Terrorism and asymmetrical warfare push the limits of engagement and foster the loss of ethical boundaries. Widespread fear, panic and social upheaval ensue, in addition to mass casualties and infrastructure destruction and disruption, whenever an act of terrorism is involved. Such is the case when even the most simplistic, but effective, Improvised Explosive Device (IED) is detonated anywhere in the world.
As witnessed by a global audience of victims and spectators, Improvised Explosive Devices (IEDs), have taken their place as prominent and widespread tools of insurgents, terrorist factions, and even “lone-wolf“ actors. While the toll of IED detonations have taken their toll in Operations Iraqi and Enduring Freedom (OIF/OEF), the stories of the casualty count from other areas of geopolitical instability, such as Africa, are moderately, or even rarely shared or mentioned, especially among the ”casual observers” within the global population. Denial is bliss, and complacency replaces and thwarts awareness and preparedness. One tends to dispel the fact that what occurs on the other side of the globe may one day appear at their doorstep.

Tactical ultra-violence utilizing an IED detonation lacks discernment between combatants and non-combatants, and with approximately 300 global incidents monthly poses a grave humanitarian threat with profound implications for both military and civilian components of societies. The following statement from Ajmal Samadi, Director of the Afghanistan Rights Monitor, makes clear the impact of IEDs on international safety and security: “The death of a foreign soldier in an improvised blast often makes headlines, but we have failed to communicate to armed opposition groups and their foreign supporters that IEDs kill and maim hundreds of innocent people and this is a clear violation of all war laws”.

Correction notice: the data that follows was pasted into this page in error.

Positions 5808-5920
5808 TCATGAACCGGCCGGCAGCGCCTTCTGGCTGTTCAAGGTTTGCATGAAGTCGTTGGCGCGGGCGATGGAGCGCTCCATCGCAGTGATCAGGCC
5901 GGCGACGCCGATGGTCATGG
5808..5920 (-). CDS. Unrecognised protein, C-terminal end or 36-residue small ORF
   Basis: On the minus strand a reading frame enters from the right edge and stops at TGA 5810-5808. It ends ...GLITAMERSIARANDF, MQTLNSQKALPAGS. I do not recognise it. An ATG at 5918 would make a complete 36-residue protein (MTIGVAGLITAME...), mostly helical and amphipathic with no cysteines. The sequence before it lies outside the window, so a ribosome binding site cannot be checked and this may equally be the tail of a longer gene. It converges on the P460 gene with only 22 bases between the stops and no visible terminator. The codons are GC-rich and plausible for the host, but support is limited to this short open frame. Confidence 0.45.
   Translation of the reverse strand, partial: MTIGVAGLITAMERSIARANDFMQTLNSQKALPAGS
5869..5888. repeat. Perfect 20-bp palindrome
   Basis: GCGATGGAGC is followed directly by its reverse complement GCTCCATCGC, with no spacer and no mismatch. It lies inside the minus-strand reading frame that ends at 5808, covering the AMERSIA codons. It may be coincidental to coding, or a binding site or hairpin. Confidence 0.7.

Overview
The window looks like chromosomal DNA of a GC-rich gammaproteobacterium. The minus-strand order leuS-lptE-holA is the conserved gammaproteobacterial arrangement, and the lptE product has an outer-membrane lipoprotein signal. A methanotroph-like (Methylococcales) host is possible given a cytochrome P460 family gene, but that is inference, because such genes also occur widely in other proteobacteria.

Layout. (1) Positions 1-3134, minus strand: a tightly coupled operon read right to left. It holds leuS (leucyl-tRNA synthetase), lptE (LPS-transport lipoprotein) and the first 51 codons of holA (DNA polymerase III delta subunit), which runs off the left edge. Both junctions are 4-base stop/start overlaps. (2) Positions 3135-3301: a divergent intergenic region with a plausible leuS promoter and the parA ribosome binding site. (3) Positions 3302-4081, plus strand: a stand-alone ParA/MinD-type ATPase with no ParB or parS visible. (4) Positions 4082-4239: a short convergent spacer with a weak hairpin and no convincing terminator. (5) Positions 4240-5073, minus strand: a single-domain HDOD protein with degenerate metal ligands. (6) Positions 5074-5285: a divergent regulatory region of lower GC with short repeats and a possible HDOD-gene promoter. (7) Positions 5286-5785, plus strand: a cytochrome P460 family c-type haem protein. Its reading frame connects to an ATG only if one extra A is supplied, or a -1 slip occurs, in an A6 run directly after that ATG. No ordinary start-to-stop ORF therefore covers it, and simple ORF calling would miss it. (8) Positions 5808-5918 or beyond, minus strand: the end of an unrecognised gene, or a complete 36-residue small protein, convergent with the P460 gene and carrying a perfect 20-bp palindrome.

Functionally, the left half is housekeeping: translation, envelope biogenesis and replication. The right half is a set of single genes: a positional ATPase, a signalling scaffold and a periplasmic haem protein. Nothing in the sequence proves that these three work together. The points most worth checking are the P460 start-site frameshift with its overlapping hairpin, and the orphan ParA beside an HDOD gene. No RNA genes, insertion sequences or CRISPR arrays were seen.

In addition to the physical casualties requiring both emergent and/or chronic care and rehabilitation, IEDs adversely impact societal stability, security/public safety and the progression of sustainability in many regions of the globe. This includes economic losses, population displacement in conflict-affected regions, destruction of infrastructure, loss of personal property and assets.
Terrorism and political violence in Africa is not a new, or even, recent phenomenon. Historically, coercive strategies utilizing ultra-violence have been a mainstay of achieving social and/or political goals in African states, ever since the earliest post-colonial period. The entire story, and examples of the use of IEDs against both governmental and non-governmental entities and populations in Africa are too numerous and complex to mention in this forum.

A growing transformation into radical Islamic and other genres of terrorism in regions such as North Africa and the sub-Saharan country of Nigeria, for example, poses grave implications for the entire African continent and other areas of the world, including the U.S. and West. Nigeria serves as a model, as its security and stability is essential not only to the entire African continent, but to intercontinental security.